Be Your Own Advocate - It Could Save Your (and Your Baby's) Life

May 03, 2023 By Lindsay Orr

Be Your Own Advocate - It Could Save Your (and Your Baby's) Life

I finally have built up the courage to write this, 8 months later.

I had the perfect outfits and signs for our newborn announcement pictures, all the exciting things that you have for your child due in 2 months, for your low risk, normal pregnancy. Until one day, it suddenly turned high risk, being diagnosed with preeclampsia. Visiting the ER every other night, saying something is wrong, only to be discharged anyway. Being told, yes you are sick, but your baby is too young, so try to keep him in a little longer for his sake (at high risk to yours). Then as your health continues to worsen, being urgently induced at 32 weeks, hoping you both will be okay.

Like many other women, I was healthy and active. High blood pressure was the furthest thing from my mind; I historically had concerningly low blood pressure. Then, I started to have odd symptoms around 30 weeks: shortness of breath, severe leg swelling, intermittently seeing stars, rapid weight gain of 20lb in 2 weeks (after struggling to gain weight the rest of pregnancy), etc. Many of these, I chalked up to normal pregnancy symptoms, especially in the middle of the summer. My OB felt the same. I was told “all women are swollen, it is the summer.” Then, I was listening to my usual pregnancy podcast, which happened to be about pre-eclampsia; concerningly, I had every symptom. That day I bought a BP cuff, and sure enough, it was 152/106. In the ER, I was told to expect to deliver sooner rather than later, but *hopefully* I could last a few more weeks; I was 30+5. My BP continued to be high, constantly bordering the severe range (>160/110). Then, the persistent headache started. THAT DAMN HEADACHE. That headache that was resistant to 10+ medications, opiates included. I was told “it is anxiety” “it is hard to induce you on something subjective” “32 weeks is too early.” As a healthcare provider myself, I was baffled how my symptoms (all indicative of preeclampsia with severe features, requiring immediate delivery) were dismissed; I felt crazy, frustrated, and terrified. I fought to see MFM who laughed in disbelief when he heard my symptoms and saw my BP log – he said – “your blood pressure is consistently dangerously high (175/110 after medication that morning) and your persistent headache is the biggest risk factor for eclampsia, I am inducing you today” (32+4).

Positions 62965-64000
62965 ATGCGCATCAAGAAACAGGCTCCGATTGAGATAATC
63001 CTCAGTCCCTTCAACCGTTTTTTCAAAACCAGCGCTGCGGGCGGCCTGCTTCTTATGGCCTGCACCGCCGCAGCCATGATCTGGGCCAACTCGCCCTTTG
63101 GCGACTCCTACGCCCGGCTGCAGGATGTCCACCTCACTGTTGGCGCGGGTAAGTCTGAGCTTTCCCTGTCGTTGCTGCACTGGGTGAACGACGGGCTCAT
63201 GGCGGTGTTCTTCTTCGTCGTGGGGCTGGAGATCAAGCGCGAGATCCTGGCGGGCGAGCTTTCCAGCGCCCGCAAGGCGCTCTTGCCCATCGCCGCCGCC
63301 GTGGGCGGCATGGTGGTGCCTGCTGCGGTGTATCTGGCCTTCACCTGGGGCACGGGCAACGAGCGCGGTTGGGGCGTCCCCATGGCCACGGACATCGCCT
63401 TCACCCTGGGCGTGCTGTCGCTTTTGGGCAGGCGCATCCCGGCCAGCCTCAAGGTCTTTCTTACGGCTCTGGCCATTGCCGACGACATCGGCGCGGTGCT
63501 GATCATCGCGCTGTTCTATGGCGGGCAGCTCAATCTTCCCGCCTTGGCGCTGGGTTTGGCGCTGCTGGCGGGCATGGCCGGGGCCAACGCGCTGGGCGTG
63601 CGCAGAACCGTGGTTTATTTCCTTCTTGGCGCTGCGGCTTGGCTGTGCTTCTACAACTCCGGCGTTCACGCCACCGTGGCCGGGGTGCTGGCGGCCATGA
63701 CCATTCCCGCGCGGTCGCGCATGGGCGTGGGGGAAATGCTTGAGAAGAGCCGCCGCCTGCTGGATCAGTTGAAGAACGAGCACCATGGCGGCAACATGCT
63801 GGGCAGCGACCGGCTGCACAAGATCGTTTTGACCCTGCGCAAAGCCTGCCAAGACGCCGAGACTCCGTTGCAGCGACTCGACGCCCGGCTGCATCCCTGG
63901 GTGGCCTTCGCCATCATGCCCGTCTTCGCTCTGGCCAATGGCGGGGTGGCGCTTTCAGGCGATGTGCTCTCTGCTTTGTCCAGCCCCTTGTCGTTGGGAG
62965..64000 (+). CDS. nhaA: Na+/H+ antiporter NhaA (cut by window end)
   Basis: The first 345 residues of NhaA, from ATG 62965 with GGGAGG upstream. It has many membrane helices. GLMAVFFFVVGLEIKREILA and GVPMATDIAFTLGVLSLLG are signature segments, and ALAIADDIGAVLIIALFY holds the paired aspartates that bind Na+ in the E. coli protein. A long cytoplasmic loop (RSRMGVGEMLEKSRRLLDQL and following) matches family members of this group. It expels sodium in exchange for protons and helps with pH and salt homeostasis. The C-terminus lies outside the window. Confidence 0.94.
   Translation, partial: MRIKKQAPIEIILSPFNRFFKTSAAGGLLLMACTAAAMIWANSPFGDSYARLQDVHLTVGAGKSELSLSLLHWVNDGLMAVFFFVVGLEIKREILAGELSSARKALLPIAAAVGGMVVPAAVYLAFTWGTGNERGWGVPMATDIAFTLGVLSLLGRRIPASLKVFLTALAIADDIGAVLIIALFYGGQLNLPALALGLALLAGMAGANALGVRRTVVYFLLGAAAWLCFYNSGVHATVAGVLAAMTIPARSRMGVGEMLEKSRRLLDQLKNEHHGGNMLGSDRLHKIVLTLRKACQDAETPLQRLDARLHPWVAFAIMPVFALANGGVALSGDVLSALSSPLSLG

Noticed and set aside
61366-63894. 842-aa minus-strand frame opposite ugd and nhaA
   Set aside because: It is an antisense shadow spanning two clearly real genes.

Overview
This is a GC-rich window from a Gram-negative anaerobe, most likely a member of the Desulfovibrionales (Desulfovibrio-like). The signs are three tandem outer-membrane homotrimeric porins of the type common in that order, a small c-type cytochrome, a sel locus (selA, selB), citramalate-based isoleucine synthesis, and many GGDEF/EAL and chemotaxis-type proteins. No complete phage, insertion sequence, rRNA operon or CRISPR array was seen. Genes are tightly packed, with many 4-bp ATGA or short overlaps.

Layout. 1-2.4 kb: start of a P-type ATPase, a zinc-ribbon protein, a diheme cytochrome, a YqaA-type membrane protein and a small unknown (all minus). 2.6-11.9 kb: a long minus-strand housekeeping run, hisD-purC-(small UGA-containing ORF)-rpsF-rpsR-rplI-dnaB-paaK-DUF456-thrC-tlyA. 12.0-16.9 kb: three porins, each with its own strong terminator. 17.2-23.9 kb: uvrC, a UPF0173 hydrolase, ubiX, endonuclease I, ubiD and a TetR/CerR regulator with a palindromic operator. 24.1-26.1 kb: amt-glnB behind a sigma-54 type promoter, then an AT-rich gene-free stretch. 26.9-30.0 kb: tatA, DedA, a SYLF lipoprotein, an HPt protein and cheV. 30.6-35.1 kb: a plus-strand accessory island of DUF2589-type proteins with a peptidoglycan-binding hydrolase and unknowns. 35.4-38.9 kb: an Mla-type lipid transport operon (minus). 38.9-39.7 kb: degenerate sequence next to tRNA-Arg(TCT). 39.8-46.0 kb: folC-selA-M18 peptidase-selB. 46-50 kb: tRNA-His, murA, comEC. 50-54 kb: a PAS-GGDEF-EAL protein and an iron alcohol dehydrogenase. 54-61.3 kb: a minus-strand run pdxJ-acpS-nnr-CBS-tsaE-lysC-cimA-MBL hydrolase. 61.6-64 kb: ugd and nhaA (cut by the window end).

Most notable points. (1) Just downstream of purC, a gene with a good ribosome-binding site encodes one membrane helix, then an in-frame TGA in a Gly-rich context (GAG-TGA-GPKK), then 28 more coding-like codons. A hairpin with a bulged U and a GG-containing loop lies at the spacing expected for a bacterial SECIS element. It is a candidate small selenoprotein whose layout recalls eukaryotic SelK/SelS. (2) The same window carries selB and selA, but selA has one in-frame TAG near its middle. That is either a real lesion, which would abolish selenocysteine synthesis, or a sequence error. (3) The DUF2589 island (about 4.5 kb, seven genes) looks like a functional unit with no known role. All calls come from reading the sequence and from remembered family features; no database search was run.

For these reasons, I have educated everyone I can on the signs and symptoms of preeclampsia, and urge others to advocate for yourself and/or your partner. If I had not known the symptoms or had not pushed as hard as I did, I am not sure I, or my son Hudson, would be here to tell this story.